'I'm going to have to look inside the trailer,' he insisted, helping us out by snapping the catches.  Unbelieveable!  In this heat!!  SO ... we wound up the trailer top and opened the fridge - and even found a torch so he could see there really wasn't anything in there except some milk fast turning sour.  But, it seems our efforts were for nothing! 

'Thanks mate, that's fine,' he said, before either of us had a chance to get out of the way and let him even look into the trailer, let alone the fridge.  Then he turned tail and retreated to the airconditioning.  Leaving us, of course, to pack everything back up and head off!  Bastard!!  Don't you just love bureaucracy!!!  I guess he showed us ...

BUT ... our biggest drama on the road this day was a truckie playing silly buggers and doing the 'I'm going to pass you, whoops changed my mind, oh maybe I'll try again just for fun' thing for a short while (no matter, it doesn't happen that often), and we drove into Broken Hill, the 'Silver City' just before dark.  Just as well too - in memory of childhood holidays setting up camp in the middle of the night, my partner has advised me to shoot him if we ever willingly have to set up after dark!!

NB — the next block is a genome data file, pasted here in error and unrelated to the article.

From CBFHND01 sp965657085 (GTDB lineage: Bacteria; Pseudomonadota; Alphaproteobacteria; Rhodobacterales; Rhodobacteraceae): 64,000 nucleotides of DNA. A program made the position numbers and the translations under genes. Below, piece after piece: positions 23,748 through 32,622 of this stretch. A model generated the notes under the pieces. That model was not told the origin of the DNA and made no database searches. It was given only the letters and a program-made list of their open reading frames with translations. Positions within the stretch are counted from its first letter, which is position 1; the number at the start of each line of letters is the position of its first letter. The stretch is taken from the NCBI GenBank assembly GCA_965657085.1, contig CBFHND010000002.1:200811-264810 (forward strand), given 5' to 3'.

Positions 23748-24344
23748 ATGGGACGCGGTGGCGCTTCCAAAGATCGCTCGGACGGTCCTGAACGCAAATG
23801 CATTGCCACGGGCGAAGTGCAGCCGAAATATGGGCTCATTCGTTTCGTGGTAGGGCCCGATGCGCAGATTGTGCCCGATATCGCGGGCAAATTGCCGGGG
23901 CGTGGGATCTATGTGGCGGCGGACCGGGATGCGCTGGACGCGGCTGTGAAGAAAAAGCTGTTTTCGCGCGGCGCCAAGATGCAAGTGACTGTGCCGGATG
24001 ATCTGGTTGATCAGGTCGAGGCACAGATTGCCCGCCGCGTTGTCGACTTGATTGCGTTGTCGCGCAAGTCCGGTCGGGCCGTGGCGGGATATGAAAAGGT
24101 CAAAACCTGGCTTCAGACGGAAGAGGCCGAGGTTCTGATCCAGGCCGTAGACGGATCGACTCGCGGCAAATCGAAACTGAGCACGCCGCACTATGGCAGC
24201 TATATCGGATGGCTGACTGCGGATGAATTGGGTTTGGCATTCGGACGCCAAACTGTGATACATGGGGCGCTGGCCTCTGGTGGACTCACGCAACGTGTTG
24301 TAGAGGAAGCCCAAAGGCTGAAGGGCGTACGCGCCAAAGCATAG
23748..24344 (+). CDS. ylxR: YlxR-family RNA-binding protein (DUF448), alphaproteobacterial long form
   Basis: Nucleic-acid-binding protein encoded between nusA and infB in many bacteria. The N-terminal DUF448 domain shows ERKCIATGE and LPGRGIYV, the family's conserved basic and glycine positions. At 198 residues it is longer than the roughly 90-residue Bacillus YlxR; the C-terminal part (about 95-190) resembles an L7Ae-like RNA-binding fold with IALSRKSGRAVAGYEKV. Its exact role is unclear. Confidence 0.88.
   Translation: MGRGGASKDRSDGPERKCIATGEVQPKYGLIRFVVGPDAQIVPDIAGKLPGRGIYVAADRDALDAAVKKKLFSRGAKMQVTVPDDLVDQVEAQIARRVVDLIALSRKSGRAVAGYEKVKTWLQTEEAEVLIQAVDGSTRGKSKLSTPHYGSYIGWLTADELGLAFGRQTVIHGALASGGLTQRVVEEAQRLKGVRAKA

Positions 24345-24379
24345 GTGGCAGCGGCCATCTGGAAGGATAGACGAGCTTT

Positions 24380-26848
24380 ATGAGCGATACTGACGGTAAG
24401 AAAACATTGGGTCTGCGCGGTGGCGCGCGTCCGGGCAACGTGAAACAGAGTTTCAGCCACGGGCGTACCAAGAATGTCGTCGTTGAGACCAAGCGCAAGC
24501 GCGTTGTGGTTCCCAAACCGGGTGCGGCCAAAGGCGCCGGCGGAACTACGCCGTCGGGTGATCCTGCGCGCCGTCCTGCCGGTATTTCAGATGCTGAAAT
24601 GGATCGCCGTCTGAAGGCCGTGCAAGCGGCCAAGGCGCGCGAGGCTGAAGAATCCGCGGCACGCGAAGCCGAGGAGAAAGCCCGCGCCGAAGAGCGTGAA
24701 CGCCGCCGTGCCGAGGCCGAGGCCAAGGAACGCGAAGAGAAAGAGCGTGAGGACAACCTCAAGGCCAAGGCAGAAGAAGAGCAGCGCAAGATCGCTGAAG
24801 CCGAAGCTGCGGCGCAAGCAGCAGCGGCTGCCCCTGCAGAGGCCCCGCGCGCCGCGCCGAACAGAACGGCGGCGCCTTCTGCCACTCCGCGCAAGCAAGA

The next day, I genuflected at the shrine of Perilya.  Shrine, you ask?  Isn't Perilya just a mining company??  Yes, indeed, but if not for that same mining company, I wouldn't be here today.  Well, that's a bit melodramatic - I'd be alive - but I sure wouldn't be taking this long break, seeing these great things and telling you all about them!

Bell's milkbar, a renovated 50's relic with traditional milkshakes, sodas and spiders served in lavish sizes and flavours rounded out the morning nicely.  I didn't think it possible that a hot custard milkshake with nutmeg could give so much pleasure, but there you go.  Isn't travel about having new experiences?  I'm not sure a HCMWN fits into the category of mind-broadening as such, but I bet you're thinking about how that would taste right now, aren't you?!?!?!

Like or hate this post?  I'd love to hear from you!  Leave your comments below!!


Australia's Scenic Public Toilets #3 - Rainbow Valley, NT

Yes, yes, I just had to keep the theme going (check out Scenic Public Toilets #1 and #2 if you don't know what I'm talking about)!  From Stuarts Well in the Northern Territory, it's only a short drive to the amazing Rainbow Valley where yet another public convenience with a splendid view awaits your pleasure!  Or should that be business??!!